Dear Refuge Center supporters and friends,
Hope grows. These two small words join together to create a powerful sentiment that has been at the heart of The Refuge Center for Counseling since its inception. In 2018, these words have never been truer. It has been a year defined by both hope and growth.
When I joined the board in 2010, The Refuge Center provided 5551 sessions to just over 880 clients in six office spaces. In 2018, we provided 23,064 sessions to 3079 clients in 22 office spaces, thanks to an expansion this past fall. We are thankful for our physical growth, but also recognize that the need for high-quality, affordable mental health services is quickly outpacing the space we have to provide them. That is why I am so proud of the work our board and staff have done this year to launch “Growing Home” –- a capital campaign that seeks to raise $4 million by 2020 in order to build a 12,000-square-foot, permanent home for The Refuge Center. This new facility will not only allow us to serve up to two times more people in need, but will also be a physical manifestation of the culture of compassionate care that is a hallmark of our work.
I can remember sitting in board meetings more than half a decade ago dreaming about what “home” might look like for The Refuge Center and wondering if it would ever be a reality. To see that vision begin to take shape, to watch others generously invest in it and to feel the blessings and favor of God throughout the process has been nothing short of amazing. I am reminded every time I attend a board meeting and every time I hear the story of a client whose life has been transformed due to counseling that hope grows at The Refuge Center.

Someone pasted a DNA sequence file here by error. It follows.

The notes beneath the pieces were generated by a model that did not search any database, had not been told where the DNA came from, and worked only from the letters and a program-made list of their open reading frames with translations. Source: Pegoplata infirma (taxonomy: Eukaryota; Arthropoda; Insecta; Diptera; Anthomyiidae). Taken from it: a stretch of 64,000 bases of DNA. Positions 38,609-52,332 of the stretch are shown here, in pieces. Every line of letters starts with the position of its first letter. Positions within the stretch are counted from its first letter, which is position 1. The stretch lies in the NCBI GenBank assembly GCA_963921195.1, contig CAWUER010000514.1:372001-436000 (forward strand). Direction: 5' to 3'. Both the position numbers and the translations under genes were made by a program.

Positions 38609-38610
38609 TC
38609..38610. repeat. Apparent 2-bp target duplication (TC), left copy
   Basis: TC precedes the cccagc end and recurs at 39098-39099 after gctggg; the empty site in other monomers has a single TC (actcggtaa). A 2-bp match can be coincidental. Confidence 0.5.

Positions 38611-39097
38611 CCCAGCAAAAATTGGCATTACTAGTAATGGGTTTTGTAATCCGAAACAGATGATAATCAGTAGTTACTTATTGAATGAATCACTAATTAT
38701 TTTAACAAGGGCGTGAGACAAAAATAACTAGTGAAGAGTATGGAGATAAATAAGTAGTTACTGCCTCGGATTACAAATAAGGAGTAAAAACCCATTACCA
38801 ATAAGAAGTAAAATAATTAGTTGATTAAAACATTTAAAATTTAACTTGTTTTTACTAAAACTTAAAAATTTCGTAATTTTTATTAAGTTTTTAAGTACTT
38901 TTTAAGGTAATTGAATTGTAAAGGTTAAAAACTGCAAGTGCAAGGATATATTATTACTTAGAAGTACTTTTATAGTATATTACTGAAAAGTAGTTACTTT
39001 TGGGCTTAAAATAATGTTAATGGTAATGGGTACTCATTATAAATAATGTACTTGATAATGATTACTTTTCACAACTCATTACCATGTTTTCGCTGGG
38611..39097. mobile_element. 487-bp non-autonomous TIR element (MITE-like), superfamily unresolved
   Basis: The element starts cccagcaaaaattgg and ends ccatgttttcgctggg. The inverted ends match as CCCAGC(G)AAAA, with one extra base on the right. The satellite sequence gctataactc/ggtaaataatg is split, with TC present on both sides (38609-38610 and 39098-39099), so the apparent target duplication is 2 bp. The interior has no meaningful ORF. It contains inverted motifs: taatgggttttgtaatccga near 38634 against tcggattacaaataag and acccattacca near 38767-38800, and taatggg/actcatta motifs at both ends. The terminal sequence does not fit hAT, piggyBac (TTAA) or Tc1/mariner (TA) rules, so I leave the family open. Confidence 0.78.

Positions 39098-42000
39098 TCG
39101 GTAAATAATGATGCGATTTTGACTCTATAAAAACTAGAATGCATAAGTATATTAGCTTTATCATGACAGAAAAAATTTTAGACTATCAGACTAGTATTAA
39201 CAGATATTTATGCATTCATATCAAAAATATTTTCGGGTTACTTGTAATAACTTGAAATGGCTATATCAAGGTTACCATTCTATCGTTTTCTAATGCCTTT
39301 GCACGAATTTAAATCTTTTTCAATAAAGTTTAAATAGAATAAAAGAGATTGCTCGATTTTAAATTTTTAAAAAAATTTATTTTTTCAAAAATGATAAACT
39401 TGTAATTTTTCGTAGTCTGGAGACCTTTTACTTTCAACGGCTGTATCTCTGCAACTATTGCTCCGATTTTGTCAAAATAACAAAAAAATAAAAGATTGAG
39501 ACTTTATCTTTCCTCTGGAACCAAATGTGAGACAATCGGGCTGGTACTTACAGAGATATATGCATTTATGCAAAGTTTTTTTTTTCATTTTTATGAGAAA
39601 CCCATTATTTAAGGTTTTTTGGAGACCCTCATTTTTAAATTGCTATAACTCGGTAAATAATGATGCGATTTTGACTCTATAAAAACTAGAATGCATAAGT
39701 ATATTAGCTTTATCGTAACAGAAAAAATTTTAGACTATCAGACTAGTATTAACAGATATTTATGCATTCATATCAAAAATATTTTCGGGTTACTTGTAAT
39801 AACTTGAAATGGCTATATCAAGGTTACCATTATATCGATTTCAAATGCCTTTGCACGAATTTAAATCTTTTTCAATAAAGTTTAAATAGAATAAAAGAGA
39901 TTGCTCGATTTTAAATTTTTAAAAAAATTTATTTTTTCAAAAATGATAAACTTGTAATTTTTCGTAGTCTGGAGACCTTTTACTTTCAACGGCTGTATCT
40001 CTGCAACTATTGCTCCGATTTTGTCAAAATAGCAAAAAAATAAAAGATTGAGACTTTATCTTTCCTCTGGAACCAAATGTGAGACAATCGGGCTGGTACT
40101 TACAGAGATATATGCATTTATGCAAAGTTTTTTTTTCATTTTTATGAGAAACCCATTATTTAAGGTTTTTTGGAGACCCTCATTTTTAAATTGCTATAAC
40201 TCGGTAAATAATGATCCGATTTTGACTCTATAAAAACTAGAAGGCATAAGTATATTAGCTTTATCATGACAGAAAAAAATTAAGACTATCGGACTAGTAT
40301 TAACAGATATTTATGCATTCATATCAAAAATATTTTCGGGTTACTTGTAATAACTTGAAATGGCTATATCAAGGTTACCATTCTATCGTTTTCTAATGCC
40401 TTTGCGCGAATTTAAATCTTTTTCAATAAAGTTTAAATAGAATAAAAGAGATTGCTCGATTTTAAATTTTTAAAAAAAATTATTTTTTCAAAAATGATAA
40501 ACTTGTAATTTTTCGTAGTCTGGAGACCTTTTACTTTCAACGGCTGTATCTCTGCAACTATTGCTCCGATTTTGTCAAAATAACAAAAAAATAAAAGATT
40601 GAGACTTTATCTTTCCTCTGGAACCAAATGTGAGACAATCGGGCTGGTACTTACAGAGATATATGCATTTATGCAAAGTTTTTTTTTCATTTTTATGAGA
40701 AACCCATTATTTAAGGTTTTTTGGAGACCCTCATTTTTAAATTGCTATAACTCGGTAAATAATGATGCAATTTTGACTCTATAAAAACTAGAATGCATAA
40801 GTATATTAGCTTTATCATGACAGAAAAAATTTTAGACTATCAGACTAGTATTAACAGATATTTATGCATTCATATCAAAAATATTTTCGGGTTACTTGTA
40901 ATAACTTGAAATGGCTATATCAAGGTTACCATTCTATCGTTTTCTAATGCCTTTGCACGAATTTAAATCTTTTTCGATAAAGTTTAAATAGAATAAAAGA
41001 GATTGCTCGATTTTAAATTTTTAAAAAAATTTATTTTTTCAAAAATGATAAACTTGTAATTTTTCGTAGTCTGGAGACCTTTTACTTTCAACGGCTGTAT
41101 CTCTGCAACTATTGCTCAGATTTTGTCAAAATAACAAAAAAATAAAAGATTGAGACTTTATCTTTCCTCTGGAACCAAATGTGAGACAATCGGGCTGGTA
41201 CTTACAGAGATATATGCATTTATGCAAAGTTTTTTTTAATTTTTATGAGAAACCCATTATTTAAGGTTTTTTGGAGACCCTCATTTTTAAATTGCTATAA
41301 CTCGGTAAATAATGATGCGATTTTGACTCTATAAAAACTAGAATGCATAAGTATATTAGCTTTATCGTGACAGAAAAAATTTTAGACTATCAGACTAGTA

I am honored and grateful to serve alongside fellow board members who believe in the power of hope and work daily to ensure it grows throughout the Middle Tennessee community.
There is no doubt that we are bursting at the seams, but if there’s one thing I’ve learned during my tenure on the board it is that hope cannot be contained. No matter how many offices we have or how many clients we serve, hope will continue to spread far beyond the walls of any physical space as long as there are good-hearted people to foster it on its way.
I end my time as board chair with great confidence in the good-hearted people at The Refuge Center who are committed to the mission of empowering, educating and supporting those in need. And I look toward the future with hope—hope for “home,” hope for continued healing for those we serve and hope for a healthier community because of it.
Director of Communications, Vanderbilt University, Development and Alumni Relations